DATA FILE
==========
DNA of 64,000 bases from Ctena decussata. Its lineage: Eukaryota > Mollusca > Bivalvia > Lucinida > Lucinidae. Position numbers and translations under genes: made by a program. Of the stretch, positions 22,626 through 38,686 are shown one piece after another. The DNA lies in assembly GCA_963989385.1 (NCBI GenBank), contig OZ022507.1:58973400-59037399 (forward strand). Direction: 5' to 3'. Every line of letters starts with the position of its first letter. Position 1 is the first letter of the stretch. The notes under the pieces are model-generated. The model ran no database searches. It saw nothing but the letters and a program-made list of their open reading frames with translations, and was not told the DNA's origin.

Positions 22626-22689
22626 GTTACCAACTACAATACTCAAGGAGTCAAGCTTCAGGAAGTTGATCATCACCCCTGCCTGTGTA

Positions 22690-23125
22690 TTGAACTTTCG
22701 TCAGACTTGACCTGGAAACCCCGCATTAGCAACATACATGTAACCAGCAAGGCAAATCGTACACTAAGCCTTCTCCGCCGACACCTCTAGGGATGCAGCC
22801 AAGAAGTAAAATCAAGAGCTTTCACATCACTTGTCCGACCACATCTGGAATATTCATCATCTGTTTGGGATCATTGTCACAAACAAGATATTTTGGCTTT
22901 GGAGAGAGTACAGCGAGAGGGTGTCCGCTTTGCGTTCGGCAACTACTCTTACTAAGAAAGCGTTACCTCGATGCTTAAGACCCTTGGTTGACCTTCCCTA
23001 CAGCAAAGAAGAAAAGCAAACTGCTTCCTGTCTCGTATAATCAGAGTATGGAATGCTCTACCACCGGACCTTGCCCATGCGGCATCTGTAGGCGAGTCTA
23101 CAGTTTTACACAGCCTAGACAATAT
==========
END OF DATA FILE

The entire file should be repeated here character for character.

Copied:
DNA of 64,000 bases from Ctena decussata. Its lineage: Eukaryota > Mollusca > Bivalvia > Lucinida > Lucinidae. Position numbers and translations under genes: made by a program. Of the stretch, positions 22,626 through 38,686 are shown one piece after another. The DNA lies in assembly GCA_963989385.1 (NCBI GenBank), contig OZ022507.1:58973400-59037399 (forward strand). Direction: 5' to 3'. Every line of letters starts with the position of its first letter. Position 1 is the first letter of the stretch. The notes under the pieces are model-generated. The model ran no database searches. It saw nothing but the letters and a program-made list of their open reading frames with translations, and was not told the DNA's origin.

Positions 22626-22689
22626 GTTACCAACTACAATACTCAAGGAGTCAAGCTTCAGGAAGTTGATCATCACCCCTGCCTGTGTA

Positions 22690-23125
22690 TTGAACTTTCG
22701 TCAGACTTGACCTGGAAACCCCGCATTAGCAACATACATGTAACCAGCAAGGCAAATCGTACACTAAGCCTTCTCCGCCGACACCTCTAGGGATGCAGCC
22801 AAGAAGTAAAATCAAGAGCTTTCACATCACTTGTCCGACCACATCTGGAATATTCATCATCTGTTTGGGATCATTGTCACAAACAAGATATTTTGGCTTT
22901 GGAGAGAGTACAGCGAGAGGGTGTCCGCTTTGCGTTCGGCAACTACTCTTACTAAGAAAGCGTTACCTCGATGCTTAAGACCCTTGGTTGACCTTCCCTA
23001 CAGCAAAGAAGAAAAGCAAACTGCTTCCTGTCTCGTATAATCAGAGTATGGAATGCTCTACCACCGGACCTTGCCCATGCGGCATCTGTAGGCGAGTCTA
23101 CAGTTTTACACAGCCTAGACAATAT